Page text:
And in the front yard . . . here we were on June 30th.

And on July 30th:

Most notably the Silver Fire Chalice (Zauschneria california 'Wayne's Select') has grown like mad and is starting to bloom. I'm going to have to watch the spread on this guy.

My moonbeam coreopsis exploded.

My castor bean plant (Ricinus) has put on a ton of growth and always looks to me like a little man sunning himself.

I'm hoping it will set seed (warning: crazy poisonous!) so I can plant some more of this annual next year. I'm enjoying the quick height it can achieve while I wait for my Mahonia to get bigger.

In the berm the Penstemon centranthifolius “Scarlet Bugler” has started blooming.

As have the Drosanthemum micans. I'm digging these blooms a lot.

I'm an unapologetic lover of marigolds, especially these huge Day of the Dead marigolds. The cannas are pushing up new foliage but they haven't gained any height yet. I really want height here.

I have three New Zealand wind grasses and I love their form. I've had zero complaints about this grass and I can't wait to see how they look in the fall.

I mistakenly bought one Agastache 'Golden Jubilee' when I wanted a mass of them. I was at Portland Nursery a few weeks later, standing in front of them thinking, "I need to remember to buy two more of these," and . . . I forgot again. I had hoped that they would look great against the dark purple Sedum 'Matrona' right behind, but this hasn't been quite the thrilling combo I'd hoped for. I think they need to be right next to each other for it to work.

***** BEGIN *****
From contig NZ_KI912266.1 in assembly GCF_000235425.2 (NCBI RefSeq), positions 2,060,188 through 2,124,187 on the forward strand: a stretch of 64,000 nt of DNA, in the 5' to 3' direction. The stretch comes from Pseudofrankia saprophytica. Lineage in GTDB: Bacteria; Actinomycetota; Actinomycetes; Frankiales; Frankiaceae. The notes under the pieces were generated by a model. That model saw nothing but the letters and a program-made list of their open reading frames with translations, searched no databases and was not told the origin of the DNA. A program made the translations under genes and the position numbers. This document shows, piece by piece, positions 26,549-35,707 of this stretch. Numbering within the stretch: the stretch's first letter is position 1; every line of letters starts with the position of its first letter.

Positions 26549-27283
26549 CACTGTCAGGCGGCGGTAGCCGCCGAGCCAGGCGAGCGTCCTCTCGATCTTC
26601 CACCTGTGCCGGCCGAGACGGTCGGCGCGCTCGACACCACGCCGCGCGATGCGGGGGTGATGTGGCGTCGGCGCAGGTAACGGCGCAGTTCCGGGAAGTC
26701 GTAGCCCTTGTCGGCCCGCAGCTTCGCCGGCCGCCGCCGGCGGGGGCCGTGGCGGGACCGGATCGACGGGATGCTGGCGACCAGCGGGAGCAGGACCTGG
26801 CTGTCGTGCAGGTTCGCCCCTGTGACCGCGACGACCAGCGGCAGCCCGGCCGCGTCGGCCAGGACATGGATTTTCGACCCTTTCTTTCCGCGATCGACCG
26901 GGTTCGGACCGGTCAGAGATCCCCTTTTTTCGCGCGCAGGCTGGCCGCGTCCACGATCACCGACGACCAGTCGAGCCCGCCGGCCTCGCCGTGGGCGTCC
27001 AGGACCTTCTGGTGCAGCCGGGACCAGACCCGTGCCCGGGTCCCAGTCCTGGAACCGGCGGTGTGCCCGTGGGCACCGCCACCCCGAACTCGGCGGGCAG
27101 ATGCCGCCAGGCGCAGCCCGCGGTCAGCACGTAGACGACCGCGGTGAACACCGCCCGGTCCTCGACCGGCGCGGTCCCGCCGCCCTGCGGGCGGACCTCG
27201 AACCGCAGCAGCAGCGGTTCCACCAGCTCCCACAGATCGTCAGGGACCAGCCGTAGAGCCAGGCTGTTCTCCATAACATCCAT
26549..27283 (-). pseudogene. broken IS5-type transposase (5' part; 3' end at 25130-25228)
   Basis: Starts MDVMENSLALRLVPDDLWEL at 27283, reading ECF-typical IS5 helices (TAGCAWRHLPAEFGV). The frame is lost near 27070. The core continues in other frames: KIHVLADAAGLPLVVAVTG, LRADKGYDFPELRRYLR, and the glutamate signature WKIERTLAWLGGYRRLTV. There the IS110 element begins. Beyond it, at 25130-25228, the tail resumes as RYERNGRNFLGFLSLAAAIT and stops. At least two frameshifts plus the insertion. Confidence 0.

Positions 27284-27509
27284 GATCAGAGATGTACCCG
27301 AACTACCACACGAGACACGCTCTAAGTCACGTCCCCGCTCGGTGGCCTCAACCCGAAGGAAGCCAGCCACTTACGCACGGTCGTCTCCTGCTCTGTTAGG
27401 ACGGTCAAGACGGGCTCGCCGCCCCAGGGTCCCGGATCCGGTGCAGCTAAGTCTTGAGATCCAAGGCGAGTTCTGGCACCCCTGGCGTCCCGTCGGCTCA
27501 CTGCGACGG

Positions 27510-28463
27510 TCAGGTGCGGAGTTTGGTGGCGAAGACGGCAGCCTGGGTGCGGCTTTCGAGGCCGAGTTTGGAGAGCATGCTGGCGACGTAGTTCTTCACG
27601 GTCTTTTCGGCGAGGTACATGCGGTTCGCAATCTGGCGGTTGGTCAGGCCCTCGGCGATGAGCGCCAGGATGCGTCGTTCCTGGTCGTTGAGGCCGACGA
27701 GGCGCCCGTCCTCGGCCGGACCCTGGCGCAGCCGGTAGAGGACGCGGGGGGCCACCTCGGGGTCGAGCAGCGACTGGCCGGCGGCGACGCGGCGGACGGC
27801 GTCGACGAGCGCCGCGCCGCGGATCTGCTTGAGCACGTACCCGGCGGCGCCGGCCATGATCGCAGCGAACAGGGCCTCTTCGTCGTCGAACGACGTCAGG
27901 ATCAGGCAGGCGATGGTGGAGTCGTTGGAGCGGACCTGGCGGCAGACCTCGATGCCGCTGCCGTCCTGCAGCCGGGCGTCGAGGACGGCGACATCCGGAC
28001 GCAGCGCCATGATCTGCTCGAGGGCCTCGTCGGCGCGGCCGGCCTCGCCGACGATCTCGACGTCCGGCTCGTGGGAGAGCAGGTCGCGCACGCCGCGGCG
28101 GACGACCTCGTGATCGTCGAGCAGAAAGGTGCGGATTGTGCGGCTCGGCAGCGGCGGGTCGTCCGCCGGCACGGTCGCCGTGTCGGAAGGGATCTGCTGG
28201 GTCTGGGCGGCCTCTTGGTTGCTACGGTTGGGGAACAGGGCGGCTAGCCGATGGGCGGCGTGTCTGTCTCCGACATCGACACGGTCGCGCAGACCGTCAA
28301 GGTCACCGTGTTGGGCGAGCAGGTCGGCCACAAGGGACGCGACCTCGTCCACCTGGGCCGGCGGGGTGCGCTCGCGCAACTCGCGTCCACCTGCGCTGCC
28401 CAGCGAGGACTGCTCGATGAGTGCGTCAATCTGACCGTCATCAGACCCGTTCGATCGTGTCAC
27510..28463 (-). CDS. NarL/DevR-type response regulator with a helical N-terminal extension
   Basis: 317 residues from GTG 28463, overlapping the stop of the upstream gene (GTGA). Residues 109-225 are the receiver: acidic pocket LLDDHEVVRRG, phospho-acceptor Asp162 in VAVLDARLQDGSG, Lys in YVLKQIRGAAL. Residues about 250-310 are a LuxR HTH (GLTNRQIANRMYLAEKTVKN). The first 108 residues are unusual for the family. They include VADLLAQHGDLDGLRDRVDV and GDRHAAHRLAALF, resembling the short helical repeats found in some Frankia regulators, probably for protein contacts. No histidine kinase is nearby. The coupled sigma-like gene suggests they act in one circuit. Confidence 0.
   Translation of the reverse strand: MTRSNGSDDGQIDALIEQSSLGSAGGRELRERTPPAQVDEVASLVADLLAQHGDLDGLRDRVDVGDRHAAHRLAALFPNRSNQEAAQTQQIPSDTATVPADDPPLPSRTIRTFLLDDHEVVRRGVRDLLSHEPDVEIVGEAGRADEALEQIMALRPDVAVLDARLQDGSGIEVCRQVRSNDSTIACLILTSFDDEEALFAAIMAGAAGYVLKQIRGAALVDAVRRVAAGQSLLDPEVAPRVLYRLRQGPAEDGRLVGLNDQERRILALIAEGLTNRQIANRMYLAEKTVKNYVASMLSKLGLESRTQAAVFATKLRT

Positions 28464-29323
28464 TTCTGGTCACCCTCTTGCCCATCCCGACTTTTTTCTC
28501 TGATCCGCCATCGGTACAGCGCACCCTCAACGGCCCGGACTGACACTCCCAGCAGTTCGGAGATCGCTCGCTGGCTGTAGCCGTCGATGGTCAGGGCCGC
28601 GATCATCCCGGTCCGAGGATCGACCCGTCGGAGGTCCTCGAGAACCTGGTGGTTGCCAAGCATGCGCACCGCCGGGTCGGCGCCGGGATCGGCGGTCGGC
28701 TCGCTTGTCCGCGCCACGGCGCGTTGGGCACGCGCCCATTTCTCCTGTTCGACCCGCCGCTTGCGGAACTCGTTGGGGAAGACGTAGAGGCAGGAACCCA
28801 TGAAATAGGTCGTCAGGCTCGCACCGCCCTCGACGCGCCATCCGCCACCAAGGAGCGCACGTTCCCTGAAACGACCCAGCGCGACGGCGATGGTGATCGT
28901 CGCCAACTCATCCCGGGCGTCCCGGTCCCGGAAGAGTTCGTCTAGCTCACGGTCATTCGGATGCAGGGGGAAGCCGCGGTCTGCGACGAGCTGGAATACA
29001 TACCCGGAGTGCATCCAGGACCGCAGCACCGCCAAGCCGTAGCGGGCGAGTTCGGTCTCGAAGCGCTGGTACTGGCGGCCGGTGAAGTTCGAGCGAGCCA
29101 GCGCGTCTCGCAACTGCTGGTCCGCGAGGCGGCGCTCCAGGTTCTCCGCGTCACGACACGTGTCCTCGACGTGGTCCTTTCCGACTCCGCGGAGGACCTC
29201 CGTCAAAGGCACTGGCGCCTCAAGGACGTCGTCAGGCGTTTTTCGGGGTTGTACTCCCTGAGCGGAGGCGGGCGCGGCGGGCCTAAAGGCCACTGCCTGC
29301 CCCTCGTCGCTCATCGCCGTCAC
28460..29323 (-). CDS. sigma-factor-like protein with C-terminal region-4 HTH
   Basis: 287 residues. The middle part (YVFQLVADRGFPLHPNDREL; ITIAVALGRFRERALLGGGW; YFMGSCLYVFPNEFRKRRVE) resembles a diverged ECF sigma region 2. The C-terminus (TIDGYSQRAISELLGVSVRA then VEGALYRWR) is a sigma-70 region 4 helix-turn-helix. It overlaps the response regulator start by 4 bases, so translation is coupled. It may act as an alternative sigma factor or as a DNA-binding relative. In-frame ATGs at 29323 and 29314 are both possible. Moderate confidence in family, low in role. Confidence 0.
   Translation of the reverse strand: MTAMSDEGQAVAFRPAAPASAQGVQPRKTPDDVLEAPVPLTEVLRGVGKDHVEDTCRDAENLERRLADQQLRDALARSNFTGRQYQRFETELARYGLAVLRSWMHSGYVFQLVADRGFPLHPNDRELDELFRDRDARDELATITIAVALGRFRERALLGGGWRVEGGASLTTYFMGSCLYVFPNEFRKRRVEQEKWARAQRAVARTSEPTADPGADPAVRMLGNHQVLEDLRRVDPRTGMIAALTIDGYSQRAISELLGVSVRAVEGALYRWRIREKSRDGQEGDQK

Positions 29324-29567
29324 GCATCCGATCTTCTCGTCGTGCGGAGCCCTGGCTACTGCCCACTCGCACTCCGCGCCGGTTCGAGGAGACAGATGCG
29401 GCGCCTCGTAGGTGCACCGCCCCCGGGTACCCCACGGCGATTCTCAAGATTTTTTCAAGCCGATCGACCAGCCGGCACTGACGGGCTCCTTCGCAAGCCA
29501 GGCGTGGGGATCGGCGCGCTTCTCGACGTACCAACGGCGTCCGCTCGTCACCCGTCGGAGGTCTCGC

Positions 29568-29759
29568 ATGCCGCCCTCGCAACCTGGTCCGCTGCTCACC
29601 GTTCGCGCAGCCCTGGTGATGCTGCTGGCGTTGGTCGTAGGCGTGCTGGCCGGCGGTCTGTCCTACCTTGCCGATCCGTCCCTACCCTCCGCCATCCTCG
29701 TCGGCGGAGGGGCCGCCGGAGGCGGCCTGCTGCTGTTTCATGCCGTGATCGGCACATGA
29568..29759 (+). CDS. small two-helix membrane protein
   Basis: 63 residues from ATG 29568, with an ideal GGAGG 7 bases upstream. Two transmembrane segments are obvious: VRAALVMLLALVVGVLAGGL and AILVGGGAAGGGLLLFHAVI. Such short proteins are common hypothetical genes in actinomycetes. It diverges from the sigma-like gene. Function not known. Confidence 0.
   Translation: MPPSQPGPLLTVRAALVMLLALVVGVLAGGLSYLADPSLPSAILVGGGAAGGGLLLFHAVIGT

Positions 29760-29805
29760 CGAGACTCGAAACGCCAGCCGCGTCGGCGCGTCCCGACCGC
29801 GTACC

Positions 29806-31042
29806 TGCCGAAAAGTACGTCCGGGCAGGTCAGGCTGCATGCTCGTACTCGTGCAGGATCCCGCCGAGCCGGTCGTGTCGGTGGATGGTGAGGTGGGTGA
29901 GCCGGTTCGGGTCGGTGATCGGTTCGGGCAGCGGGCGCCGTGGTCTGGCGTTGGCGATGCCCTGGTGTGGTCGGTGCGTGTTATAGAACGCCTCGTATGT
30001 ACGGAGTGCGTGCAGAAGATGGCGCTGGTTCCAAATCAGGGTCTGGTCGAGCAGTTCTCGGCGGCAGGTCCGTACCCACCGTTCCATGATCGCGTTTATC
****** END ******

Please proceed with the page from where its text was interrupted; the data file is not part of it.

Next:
Some of the grasses and sedges are performing like champs. Some of them are destined for the compost bin. Dagger-leaf rush (Juncus ensifolius) has gotten thin and fried looking. It can't handle drying out during the summer so I'm pulling these all out.

U-G-L-Y you ain't got no alibi.

Slough sedge, you get to stay!

Carex obnupta. Pretty even in the heat.

Now that things are getting bigger and filling in, I need to do some rearranging. I hadn't envisioned a perennial garden out front but that's kind of what I ended up with. I need to work in a few more small evergreen plants so I'm not left with an Oregon Grape and some grasses, surrounded by a wasteland of spent perennials in the winter. I wanted to work in a black daphne (Daphne houtteana) but I think its water needs are going to be higher than everything else out here. Anybody have evergreen, low-water plant ideas?


  1. How long did your Silene flowers last? I've had my eye on that plant for a while but haven't gotten it yet. Did you get in town or from Annie's? The front yard is coming along nicely! Seeing your Angelica stricta is a hoot. I got one the year before last and expected it to flower this year. It got taller, and taller and taller and it wasn't purple at all. Now it's about 10 feet tall and starting to flower. It's not even an Angelica! I have no idea what it is. I guess that's the danger of perennial sales in the winter.